Three full-length practice tests
Hundreds of practice questions
Immediate auto scoring of essays
Available Fall 2004

The Official SAT Study Guide: For the New SAT™
Eight full-length practice tests
Additional practice questions and essay prompts
Chapters on the new writing section
Companion online features including free score reports
Available Fall 2004

By Xiggi (Xiggi) on Friday, July 30, 2004 - 02:55 pm: Edit

Czyrda, thanks for that most important information. I'll file it away next to your other valuable contributions.


By Czyrda (Czyrda) on Friday, July 16, 2004 - 01:30 am: Edit
My high school didn't have AP classes. We went to the amusement park and rode rides. The teacher didn't know calc. I am a CS major. Take the calc. Calc will be required for the major.

By Czyrda (Czyrda) on Sunday, July 04, 2004 - 04:55 am: Edit
I don't get how the parents on this board know what their kids are reading. Are you all nosy? Also, let them read or not read if they want to. There is more to life than reading. I'm in college now and I hardly have time for pleasure reading. Sometimes it is nice to get outside and live.

By Czyrda (Czyrda) on Sunday, July 04, 2004 - 05:25 am: Edit
kill your parents

By Kathiep (Kathiep) on Friday, July 30, 2004 - 03:39 pm: Edit

I'm with Thumper. No way could I talk my rising junior son into taking a psat,and an SAT in the fall and then another SAT in early Spring. And that's on top of a heaviest academic schedule then he's ever had.

I did pick up a little book called Inside The New SAT - 10 Strategies to Help you Score Higher. by Kaplan. It' was only $5.50 and looks less intimidating then the old 10 real SAT's or the new 8 Real SAT's that we'll pick up this fall.

By Xiggi (Xiggi) on Friday, July 30, 2004 - 04:55 pm: Edit


I would love to be able to point you towards a little book that contains all you need to know. The problem is that it has not been written yet. With all due respect to Kaplan and others, they are simply speculating about the new test. I hope you do not believe for an instant that ETS/TCB is sending them advanced notice of the contents of their book!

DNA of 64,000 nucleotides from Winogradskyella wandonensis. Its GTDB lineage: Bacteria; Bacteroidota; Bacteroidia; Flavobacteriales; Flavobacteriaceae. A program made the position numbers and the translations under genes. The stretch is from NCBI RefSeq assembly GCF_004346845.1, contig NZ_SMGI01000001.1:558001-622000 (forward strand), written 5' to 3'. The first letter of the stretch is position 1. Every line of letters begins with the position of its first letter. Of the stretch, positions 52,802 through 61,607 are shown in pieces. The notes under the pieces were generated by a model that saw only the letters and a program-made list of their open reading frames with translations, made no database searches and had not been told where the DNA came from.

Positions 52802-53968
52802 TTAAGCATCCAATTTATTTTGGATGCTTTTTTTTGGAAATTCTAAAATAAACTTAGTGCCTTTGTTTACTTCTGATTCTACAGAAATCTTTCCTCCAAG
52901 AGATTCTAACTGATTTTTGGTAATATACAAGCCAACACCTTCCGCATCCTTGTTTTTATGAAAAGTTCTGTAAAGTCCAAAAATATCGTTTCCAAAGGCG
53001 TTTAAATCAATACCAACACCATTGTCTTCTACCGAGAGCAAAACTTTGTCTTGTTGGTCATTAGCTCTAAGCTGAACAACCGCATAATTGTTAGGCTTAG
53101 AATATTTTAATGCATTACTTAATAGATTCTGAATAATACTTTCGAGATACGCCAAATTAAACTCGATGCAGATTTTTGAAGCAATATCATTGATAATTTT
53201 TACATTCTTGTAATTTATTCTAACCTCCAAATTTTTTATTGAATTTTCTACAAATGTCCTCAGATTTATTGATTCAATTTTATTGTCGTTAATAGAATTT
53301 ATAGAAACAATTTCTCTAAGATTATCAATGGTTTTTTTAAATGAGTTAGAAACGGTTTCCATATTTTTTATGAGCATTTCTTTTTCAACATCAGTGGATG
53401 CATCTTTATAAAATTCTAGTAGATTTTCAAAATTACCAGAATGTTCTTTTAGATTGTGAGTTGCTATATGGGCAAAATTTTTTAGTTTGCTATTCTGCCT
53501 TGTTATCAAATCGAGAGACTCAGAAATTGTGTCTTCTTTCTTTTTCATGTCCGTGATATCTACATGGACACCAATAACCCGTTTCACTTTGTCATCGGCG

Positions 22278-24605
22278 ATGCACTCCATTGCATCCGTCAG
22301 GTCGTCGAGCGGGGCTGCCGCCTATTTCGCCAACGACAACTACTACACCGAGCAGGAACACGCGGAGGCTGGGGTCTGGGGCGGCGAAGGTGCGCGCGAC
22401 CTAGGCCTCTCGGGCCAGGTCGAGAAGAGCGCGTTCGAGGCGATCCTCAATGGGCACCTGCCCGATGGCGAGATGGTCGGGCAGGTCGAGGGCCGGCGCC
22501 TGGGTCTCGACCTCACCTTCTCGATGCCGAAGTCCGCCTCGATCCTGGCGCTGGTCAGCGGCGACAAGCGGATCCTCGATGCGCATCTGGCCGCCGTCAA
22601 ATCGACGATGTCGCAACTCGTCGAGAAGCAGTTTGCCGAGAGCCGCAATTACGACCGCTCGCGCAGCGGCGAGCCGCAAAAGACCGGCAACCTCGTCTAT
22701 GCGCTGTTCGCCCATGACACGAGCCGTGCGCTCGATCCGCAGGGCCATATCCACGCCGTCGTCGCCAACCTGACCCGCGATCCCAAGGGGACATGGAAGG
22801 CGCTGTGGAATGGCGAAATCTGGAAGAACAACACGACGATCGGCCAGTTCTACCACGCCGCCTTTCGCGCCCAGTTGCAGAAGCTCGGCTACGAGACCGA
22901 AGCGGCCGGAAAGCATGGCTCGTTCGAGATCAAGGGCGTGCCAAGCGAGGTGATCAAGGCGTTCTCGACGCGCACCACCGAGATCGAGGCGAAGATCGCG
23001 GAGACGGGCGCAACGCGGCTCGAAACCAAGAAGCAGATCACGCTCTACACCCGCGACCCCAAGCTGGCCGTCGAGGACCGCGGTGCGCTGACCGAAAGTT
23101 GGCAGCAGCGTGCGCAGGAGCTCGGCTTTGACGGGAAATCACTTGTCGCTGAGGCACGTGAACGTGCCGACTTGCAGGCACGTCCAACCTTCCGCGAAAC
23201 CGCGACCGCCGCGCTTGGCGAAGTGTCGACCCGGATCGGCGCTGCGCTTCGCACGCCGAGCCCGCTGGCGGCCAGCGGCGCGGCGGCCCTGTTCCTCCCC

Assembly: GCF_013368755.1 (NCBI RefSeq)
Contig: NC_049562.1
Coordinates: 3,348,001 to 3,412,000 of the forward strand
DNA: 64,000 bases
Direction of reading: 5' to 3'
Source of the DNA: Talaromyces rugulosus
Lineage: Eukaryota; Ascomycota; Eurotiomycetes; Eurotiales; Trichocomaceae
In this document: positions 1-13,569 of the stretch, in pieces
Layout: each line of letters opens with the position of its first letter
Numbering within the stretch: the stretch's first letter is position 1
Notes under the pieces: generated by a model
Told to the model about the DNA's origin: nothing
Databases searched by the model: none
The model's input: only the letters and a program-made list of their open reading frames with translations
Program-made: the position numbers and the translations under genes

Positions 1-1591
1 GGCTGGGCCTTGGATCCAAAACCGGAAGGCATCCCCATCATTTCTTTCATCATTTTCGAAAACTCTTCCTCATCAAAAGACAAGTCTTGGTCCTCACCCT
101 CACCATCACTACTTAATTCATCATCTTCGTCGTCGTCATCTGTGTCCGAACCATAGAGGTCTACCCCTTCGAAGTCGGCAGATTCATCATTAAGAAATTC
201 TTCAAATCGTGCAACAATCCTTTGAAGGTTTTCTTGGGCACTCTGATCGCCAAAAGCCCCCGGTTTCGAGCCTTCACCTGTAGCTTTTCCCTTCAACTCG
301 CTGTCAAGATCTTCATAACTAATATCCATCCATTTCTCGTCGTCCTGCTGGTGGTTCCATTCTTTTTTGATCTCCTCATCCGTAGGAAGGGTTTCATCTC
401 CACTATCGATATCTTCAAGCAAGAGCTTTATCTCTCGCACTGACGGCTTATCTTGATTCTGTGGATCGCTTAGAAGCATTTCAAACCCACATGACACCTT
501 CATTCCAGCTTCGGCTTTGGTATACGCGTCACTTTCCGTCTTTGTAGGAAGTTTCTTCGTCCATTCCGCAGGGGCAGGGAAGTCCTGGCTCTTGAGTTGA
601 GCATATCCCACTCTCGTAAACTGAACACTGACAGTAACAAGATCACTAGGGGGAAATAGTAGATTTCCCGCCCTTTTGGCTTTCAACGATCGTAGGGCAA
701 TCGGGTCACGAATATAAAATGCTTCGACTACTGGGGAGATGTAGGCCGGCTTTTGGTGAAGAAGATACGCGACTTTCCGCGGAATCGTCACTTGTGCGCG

Until TCB ends the speculation, the best bet is to use a combination of 10RS, SAT-II Math and Writing books. With those you will amply cover the new curriculum.

As far as the time, please consider that at the end of your college application adventure, the time investment representing a couple of Saturdays will pale in comparison with the total number of hours agonizing about the process ... and its outcome.

I cannot stress enough that a few hours robbed from the toughest academic program won't make much difference in your application file; a higher score on the standardized test will!

By Simba (Simba) on Friday, July 30, 2004 - 07:32 pm: Edit

Kathiep. based on his other committements S had decided on the following schedule. Oct - PSAT, Jan - SAT I, May-AP, June-SAT II. It worked out very well for him.

By Samuck (Samuck) on Sunday, August 01, 2004 - 12:20 pm: Edit

Could I please second Carolyn's suggestion and put in a very humble request for Xiggi to summarize his method for us newcomers to the board? I have followed Simba's advice and done a message search but a search for Xiggi as an author in the parents forum alone turns up 368 pages. I have a file marked Xiggi where I have cut and pasted bits and pieces but it would be wonderful to have the authorized summary or link to a previous posting! Thanks v. much. My rising junior/lower sixth former will take the PSAT in the fall, followed by the old SAT I in the fall, leaving time for a retake in January, either of the SAT I or SAT II writing which she took as a sophmore. The new SAT is not given at international test centres in March so she is facing taking it alonog with her AS levels in the spring....this whole business is even more complicated for the overseas crowd.